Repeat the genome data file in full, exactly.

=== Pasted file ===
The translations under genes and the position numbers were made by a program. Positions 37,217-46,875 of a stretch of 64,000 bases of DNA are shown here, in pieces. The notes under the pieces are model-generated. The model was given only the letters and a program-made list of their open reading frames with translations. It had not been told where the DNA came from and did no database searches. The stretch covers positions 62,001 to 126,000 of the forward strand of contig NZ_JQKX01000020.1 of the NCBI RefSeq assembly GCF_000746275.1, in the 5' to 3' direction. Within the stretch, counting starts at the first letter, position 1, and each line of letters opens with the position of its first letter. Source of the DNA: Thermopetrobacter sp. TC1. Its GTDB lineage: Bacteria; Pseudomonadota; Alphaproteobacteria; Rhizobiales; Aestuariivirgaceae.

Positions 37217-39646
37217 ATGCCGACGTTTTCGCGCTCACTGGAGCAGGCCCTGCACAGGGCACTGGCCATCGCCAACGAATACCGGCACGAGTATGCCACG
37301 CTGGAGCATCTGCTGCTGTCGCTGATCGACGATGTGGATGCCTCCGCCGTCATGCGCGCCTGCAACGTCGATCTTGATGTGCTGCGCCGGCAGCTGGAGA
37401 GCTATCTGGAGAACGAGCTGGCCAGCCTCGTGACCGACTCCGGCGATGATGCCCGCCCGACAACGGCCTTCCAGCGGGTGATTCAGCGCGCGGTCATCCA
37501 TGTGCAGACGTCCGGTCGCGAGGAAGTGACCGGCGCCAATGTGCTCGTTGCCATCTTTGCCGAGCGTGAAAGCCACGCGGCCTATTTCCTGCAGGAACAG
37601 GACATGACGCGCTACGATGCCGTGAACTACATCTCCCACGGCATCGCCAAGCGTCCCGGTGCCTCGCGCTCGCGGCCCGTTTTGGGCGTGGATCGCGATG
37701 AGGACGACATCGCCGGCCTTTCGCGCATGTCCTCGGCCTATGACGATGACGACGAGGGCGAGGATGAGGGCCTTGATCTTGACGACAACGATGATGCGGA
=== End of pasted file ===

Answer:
The translations under genes and the position numbers were made by a program. Positions 37,217-46,875 of a stretch of 64,000 bases of DNA are shown here, in pieces. The notes under the pieces are model-generated. The model was given only the letters and a program-made list of their open reading frames with translations. It had not been told where the DNA came from and did no database searches. The stretch covers positions 62,001 to 126,000 of the forward strand of contig NZ_JQKX01000020.1 of the NCBI RefSeq assembly GCF_000746275.1, in the 5' to 3' direction. Within the stretch, counting starts at the first letter, position 1, and each line of letters opens with the position of its first letter. Source of the DNA: Thermopetrobacter sp. TC1. Its GTDB lineage: Bacteria; Pseudomonadota; Alphaproteobacteria; Rhizobiales; Aestuariivirgaceae.

Positions 37217-39646
37217 ATGCCGACGTTTTCGCGCTCACTGGAGCAGGCCCTGCACAGGGCACTGGCCATCGCCAACGAATACCGGCACGAGTATGCCACG
37301 CTGGAGCATCTGCTGCTGTCGCTGATCGACGATGTGGATGCCTCCGCCGTCATGCGCGCCTGCAACGTCGATCTTGATGTGCTGCGCCGGCAGCTGGAGA
37401 GCTATCTGGAGAACGAGCTGGCCAGCCTCGTGACCGACTCCGGCGATGATGCCCGCCCGACAACGGCCTTCCAGCGGGTGATTCAGCGCGCGGTCATCCA
37501 TGTGCAGACGTCCGGTCGCGAGGAAGTGACCGGCGCCAATGTGCTCGTTGCCATCTTTGCCGAGCGTGAAAGCCACGCGGCCTATTTCCTGCAGGAACAG
37601 GACATGACGCGCTACGATGCCGTGAACTACATCTCCCACGGCATCGCCAAGCGTCCCGGTGCCTCGCGCTCGCGGCCCGTTTTGGGCGTGGATCGCGATG
37701 AGGACGACATCGCCGGCCTTTCGCGCATGTCCTCGGCCTATGACGATGACGACGAGGGCGAGGATGAGGGCCTTGATCTTGACGACAACGATGATGCGGA